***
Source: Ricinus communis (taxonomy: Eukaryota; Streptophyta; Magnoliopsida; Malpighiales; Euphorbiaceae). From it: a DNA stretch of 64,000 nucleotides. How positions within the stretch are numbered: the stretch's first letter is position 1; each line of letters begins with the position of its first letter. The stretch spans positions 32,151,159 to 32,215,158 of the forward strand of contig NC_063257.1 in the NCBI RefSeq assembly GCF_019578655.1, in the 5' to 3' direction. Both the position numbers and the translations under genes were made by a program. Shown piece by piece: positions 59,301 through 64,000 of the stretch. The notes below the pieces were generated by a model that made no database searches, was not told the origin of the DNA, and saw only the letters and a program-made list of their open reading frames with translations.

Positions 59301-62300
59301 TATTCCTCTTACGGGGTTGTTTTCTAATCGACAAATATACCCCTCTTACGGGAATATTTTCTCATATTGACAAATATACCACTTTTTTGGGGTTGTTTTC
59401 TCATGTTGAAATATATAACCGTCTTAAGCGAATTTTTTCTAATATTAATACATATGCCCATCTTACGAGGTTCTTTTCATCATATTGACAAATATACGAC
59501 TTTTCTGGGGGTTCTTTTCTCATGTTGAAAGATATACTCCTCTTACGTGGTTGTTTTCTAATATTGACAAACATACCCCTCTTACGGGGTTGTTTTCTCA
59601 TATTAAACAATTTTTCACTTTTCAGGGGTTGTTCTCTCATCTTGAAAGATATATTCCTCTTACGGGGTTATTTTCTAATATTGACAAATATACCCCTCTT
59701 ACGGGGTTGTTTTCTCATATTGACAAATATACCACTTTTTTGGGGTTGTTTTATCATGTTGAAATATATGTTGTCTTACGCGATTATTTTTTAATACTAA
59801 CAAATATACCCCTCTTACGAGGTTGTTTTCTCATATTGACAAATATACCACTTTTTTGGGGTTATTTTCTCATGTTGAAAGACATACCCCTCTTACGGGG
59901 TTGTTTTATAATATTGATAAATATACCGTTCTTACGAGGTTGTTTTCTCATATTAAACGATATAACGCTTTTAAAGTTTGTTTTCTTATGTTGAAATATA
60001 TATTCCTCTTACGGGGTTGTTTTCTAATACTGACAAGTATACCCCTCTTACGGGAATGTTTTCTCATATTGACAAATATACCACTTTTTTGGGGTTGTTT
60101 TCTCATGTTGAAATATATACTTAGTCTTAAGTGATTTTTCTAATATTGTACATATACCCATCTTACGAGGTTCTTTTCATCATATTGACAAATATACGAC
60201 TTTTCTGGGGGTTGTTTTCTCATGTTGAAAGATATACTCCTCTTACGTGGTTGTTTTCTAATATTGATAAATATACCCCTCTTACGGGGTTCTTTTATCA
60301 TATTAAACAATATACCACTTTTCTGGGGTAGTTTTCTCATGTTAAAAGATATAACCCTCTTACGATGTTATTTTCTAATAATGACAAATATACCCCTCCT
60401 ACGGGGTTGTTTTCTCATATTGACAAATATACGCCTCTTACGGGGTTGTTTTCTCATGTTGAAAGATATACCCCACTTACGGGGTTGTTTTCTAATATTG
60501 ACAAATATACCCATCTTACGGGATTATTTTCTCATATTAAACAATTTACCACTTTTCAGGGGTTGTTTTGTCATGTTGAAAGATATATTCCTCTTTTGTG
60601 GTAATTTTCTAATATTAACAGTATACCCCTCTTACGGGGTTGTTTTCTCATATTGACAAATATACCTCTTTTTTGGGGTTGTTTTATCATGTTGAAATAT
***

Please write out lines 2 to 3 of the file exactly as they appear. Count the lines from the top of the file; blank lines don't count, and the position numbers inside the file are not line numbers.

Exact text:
Positions 59301-62300
59301 TATTCCTCTTACGGGGTTGTTTTCTAATCGACAAATATACCCCTCTTACGGGAATATTTTCTCATATTGACAAATATACCACTTTTTTGGGGTTGTTTTC